Turmeric (curcumin) and resveratrol found to act synergistically in the treatment of arthritis.
This is an important publication because it demonstrates that by combining different natural inhibitors of NF-kB, a greater anti-inflammatory effect may be achieved than is possible with either agent alone. The study further suggests that this might be especially true when the different agents act to inhibit NF-kB through different mechanisms.
By implication, the observed synergy will not be limited to the specific combination studied (curcumin + resveratrol.)
Banjo combines a number of different natural NF-kB inhibitors, each of which may act through a slightly different mechanism in the inhibition of NF-kB. While many of the individual agents might provide some benefit, Banjo is expected to provide a substantially greater benefit than any single agent. That possibility is confirmed by the study briefly summarized below.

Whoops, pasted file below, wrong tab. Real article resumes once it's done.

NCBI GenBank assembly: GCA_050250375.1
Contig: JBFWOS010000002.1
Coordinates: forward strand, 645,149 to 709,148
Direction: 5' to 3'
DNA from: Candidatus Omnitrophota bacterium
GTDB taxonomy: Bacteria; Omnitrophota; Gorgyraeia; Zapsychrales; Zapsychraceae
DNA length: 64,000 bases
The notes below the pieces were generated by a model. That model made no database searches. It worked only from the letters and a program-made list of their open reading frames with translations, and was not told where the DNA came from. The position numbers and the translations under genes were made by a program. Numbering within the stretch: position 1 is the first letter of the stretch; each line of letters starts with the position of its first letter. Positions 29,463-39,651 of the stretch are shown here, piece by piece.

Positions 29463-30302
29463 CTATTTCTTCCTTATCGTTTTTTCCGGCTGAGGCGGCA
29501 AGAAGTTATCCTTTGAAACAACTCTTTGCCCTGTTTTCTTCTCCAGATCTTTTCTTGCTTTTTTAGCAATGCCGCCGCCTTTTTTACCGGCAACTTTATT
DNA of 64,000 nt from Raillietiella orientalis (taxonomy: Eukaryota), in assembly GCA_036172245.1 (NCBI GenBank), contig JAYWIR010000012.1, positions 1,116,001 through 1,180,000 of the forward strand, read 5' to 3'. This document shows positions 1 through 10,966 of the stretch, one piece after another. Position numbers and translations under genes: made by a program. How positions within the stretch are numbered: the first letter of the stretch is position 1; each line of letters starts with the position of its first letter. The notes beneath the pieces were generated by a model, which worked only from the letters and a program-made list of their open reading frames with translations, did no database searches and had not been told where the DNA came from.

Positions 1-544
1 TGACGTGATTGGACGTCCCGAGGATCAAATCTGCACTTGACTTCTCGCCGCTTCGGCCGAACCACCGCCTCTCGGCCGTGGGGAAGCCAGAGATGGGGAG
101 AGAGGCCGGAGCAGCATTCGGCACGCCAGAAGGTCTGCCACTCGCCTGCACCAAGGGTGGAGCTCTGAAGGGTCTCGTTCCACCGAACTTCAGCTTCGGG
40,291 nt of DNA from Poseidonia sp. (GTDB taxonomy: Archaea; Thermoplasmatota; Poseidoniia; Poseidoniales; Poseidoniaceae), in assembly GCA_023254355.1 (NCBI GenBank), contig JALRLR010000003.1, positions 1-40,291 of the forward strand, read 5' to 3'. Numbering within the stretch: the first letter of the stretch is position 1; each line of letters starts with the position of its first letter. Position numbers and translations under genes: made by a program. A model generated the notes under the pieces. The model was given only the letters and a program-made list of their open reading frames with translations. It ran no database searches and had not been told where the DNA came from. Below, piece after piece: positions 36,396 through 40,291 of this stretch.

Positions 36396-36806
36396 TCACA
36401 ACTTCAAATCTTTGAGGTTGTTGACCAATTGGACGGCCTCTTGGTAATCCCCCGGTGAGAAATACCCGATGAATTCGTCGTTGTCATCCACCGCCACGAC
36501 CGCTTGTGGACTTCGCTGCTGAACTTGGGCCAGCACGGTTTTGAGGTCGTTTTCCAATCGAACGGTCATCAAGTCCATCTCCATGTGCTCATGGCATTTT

Synergistic chondroprotective effects of curcumin and resveratrol in human articular chondrocytes: inhibition of IL-1beta-induced NF-kappaB-mediated inflammation and apoptosis.
Summary of the abstract
Currently available treatments for osteoarthritis are restricted to NSAIDs like aspirin, which exhibit numerous side effects and are only temporarily effective. Novel, safe and more efficacious anti-inflammatory agents are needed for osteoarthritis.
Naturally occurring compounds, such as curcumin and resveratrol, are potent agents for modulating inflammation. Both compounds work by inhibiting NF-kappaB.
In chondrocytes (cartilage cells) resveratrol modulates the NF-kappaB pathway by inhibiting the proteasome, while curcumin modulates the activation of NF-kB by inhibiting upstream kinases. However, the combined effects of these compounds in chondrocytes has not been studied.
in this study, treatment with curcumin or resveratrol was found to inhibit NF-kappaB. However, since each works through a distinct mechanism, by combining these two agents in the treatment of osteoarthritis, a greater effect is obtained.